Minister’s Blog

Dear Ones,

I heard a story once about a group of evangelical Christian seminarians who cut up a Bible, just cut holes all through it. This group of students was full of all the heady energy and righteousness that can accompany any young idealist’s first year in academia. In their Bible classes they got fired up about all the verses about the poor. Like when Jesus told his disciples, “it is easier for a camel to pass through the eye of a needle than for a rich man to enter the kingdom of God.” Or like the descriptions of the Jubilee found in the Hebrew Bible, when all debts are forgiven, land is reallocated, and slaves are set free. This theme emerged across book after book of their sacred text – the Word of God clearly calling them to care for the poor and to redistribute the resources of the rich. 

These seminarians looked at these verses, and looked at each other, and said, what Bible have we been using before now? None of the churches of their upbringing ever talked about poverty, or God’s call to fight economic injustice. It was as if their churches had been using a Bible with all such references removed. 

So they got the idea to create the version of the Bible it seemed their church had been following. Jim Wallis, who has gone on to become a prominent Christian theologian, founder of Sojourners magazine, and anti-poverty activist, tells the story: “One member of our group took an old Bible and a new pair of scissors and began the long process of literally cutting out every single biblical text about the poor. It took him a very long time.” Jim Wallis writes that he still takes this “hole-y” bible around to share his message that the American Bible is full of holes, to call our attention as a nation to the Biblical call to care for the poor and to address the root causes of poverty. Though we are no longer a biblically-based tradition in our UU congregations, we do draw inspiration from the Bible, and from many other religions which tell us to pay attention to the plight of the poor, and so we too must heed this call.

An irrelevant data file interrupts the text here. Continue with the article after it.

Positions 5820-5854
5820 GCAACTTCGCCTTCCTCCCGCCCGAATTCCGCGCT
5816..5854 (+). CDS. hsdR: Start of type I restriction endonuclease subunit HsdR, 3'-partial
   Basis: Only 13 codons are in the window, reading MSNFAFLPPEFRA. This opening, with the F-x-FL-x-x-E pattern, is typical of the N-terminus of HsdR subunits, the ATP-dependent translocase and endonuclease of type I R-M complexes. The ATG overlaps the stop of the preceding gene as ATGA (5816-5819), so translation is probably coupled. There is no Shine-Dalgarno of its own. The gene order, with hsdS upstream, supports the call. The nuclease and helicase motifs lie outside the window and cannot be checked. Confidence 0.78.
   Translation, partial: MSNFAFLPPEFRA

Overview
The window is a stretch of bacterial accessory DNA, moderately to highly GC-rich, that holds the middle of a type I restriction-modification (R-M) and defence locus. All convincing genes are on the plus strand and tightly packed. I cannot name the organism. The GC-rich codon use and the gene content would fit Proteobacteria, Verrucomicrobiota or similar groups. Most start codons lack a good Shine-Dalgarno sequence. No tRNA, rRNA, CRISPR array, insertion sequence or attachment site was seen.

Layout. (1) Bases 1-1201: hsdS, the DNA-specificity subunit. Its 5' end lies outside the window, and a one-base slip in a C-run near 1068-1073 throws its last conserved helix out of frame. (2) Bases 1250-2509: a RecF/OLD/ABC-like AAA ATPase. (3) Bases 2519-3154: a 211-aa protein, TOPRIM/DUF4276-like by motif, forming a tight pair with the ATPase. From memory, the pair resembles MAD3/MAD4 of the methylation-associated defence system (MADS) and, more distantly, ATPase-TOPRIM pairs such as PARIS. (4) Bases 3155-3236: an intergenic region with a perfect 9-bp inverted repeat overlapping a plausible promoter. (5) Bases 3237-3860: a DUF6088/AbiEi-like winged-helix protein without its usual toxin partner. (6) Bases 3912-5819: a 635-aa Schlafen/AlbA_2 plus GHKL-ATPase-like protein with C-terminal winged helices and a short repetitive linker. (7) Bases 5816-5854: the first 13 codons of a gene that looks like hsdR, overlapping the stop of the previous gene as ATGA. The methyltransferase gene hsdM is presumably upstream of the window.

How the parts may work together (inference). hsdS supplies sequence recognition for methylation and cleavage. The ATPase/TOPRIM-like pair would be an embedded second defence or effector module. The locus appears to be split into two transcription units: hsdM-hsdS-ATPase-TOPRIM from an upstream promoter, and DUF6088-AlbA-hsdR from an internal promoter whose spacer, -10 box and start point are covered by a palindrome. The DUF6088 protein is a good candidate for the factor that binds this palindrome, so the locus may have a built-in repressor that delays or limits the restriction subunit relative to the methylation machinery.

Last month I preached about our UU value of Equity, and in that sermon I talked about class in American society. Our culture has gotten more engaged on the topic of race and racism, with some unfortunate backlash, but we still struggle to talk about poverty and economic inequality, and the ways that race and class intersect. As we prepare to join the Mother’s Day Walk for Peace on May 12, it is important to reflect on the root causes of community violence, and how we are called to work for a more equitable society. As the Massachusetts Coalition to Prevent Gun Violence explains:

Racial disparities in gun violence rates are the result of centuries of deliberate policy choices that created racially segregated neighborhoods that are underfunded and under-supported by policymakers. Gun violence is a symptom of deeper issues: racism, poverty, trauma, and lack of opportunity. This is why we see higher rates of gun violence in communities of color – policymakers have intentionally created neighborhoods with high rates of poverty, poorly funded schools, and high rates of over policing.

We know this is unacceptable. And we know that we can be part of the work to build a world that is more fair, a world where all may have what they need to survive and thrive without threat of violence.

Yours in faith,

Rev. Jolie